As a former Bostonian (well Brookline-ian at any rate) the events at the Marathon on 4/15 hit close to home. Many people were hurt, some killed by a completely senseless act. This can leave one feeling anxious, unsure and downright scared. Acupuncturists in and around New England are offering up their services to help anyone suffering from PTSD, or Post-Traumatic Stress Disorder. This can have symptoms ranging from agitation and anxiety to insomnia, hyper-vigilance, trouble relaxing or feeling calm in one's body, or even emotional numbness. These symptoms can present immediately after a trauma (Acute Traumatic Stress), but can often not show up for a few weeks to a month later.
Acupuncture has an amazing ability to help the body out of a state of Fight or Flight, and back into a state of feeling in control. The NADA protocol (created by Michael Smith and used by the National Acupuncture Detoxification Association) is a very simple treatment that uses 5 acupuncture points in each of the patient's ears. This protocol acts like a "reset button" for the nervous system. It helps people feel better physically and emotionally without having to talk about or relive the trauma. Counseling and talk therapy can help one make sense of an event like the Boston Marathon bombings, but the trauma itself can stay lodged in one's body. People can get re-triggered and re-traumatized long after the initial event has passed. This is what many soldiers experience after having fought in a war. During the war they can compartmentalize their emotions and do the job they need to do. PTSD often sets in after they have been home for a few months, once they've had some time outside of the chaotic environment and things start to sink in. This can also happen to First Responders (Police, Firefighters, EMTs or other emergency workers), who never know what kind of scene they are approaching.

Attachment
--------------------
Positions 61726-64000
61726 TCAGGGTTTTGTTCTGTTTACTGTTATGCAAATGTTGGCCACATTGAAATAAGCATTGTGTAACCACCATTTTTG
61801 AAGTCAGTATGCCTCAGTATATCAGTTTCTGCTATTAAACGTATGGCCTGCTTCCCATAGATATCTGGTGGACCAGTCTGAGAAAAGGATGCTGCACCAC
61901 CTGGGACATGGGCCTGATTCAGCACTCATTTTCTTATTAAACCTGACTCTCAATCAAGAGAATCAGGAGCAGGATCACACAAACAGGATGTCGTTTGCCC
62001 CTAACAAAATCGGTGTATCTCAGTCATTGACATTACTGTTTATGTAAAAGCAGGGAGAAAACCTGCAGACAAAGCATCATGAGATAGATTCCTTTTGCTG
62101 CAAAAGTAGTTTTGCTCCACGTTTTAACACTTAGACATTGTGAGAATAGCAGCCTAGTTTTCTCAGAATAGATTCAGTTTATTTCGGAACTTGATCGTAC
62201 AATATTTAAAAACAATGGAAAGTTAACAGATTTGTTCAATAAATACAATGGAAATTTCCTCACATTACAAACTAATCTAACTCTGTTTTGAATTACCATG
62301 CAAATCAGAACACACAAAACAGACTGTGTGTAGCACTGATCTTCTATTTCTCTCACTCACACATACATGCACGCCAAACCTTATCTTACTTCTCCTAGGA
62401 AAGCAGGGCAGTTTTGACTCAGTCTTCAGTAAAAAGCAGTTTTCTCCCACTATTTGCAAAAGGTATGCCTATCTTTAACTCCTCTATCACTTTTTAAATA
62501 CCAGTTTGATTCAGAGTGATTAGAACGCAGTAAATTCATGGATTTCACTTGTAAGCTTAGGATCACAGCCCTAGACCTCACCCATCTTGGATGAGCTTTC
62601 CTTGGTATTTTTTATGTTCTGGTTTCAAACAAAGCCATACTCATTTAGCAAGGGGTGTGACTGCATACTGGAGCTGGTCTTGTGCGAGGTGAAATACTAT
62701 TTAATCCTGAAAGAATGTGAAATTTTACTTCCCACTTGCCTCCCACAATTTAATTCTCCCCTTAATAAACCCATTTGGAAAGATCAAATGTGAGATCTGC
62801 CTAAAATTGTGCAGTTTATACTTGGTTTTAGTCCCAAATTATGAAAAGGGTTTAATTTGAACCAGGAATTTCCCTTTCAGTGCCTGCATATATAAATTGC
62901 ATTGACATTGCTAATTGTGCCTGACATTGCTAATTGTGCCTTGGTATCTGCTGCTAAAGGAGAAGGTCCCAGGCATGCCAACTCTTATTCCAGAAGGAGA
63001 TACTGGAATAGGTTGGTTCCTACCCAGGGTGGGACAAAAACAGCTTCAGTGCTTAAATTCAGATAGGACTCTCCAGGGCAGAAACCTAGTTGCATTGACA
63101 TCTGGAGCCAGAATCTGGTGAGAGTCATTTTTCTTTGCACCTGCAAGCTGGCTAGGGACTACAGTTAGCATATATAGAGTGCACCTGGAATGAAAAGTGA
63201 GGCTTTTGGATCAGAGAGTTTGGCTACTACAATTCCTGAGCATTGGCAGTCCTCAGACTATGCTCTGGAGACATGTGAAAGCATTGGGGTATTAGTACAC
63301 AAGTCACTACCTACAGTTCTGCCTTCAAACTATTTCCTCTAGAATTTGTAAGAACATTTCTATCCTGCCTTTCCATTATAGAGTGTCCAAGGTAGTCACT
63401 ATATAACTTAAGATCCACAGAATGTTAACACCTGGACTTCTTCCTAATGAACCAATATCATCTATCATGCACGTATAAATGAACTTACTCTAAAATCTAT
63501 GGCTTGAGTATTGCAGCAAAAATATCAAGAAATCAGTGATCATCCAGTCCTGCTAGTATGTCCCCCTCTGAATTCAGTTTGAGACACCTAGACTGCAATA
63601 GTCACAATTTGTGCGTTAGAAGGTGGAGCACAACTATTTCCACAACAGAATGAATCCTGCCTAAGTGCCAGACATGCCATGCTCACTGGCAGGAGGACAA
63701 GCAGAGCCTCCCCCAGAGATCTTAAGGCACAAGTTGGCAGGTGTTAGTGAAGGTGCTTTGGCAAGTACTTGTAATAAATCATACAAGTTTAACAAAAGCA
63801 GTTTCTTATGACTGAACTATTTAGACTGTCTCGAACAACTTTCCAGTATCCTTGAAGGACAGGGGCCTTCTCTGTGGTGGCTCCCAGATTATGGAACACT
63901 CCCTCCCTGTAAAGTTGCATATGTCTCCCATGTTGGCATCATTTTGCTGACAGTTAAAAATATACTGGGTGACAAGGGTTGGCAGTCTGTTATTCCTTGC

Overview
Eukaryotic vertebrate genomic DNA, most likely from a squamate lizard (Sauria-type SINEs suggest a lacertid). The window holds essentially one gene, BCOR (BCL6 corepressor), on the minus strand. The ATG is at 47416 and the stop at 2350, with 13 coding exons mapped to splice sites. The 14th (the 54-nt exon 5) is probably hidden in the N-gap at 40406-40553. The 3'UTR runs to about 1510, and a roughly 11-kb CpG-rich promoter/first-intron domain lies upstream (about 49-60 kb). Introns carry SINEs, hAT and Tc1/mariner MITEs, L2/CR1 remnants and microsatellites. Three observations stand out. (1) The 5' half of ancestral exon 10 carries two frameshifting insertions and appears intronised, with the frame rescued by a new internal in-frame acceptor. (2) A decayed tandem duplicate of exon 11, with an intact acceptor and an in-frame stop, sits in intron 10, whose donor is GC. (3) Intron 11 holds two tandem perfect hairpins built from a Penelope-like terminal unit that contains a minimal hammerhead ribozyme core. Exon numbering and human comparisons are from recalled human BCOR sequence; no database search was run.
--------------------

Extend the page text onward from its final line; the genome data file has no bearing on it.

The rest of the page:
Humans have emotions. Turning them off temporarily is an effective coping technique to help someone do a job that might be horrific but needs to be done to save a life, for example. But, when the dust settles and the emotions kick back in, it can sometimes be more than one person can bear. Getting support and realizing that you are not alone can help one's peace of mind.
I co-founded Veterans Acupuncture Care (VAC) Metrowest in 2008 (with Christine Lee) to support veterans, active military and their family members with stress and trauma. In 2010 we opened our doors to First Responders, both active and retired, and their family members. The people who serve our country and its people both locally and abroad need support too; VAC is a group of volunteer acupuncturists who offer some of that support.
In light of the recent events in Boston, VAC Metrowest is opening the doors to anyone affected directly or indirectly by the bombings. If you or a loved one feel traumatized by these events, and you live in the Boston/Metrowest area, feel free to come in for a free treatment on one or all of the following dates: 4/20, 4/27, 5/4 and 5/11. Our clinic is located at St. Andrew's Church, 3 Maple Street in Framingham and our hours are 10a-noon, last seating is at 11:30am. All walk-in, no appointments are necessary.
For more information about what we do, please go to www.vacmetrowest.com. If you are not in this area and would like to find support closer to home, New England School of Acupuncture has set up a database of acupuncturists volunteering their services in and around New England.
The events at the Marathon were horrible. My thoughts and prayers go out to the victims and their families. May your healing be swift and complete, physically, mentally and emotionally.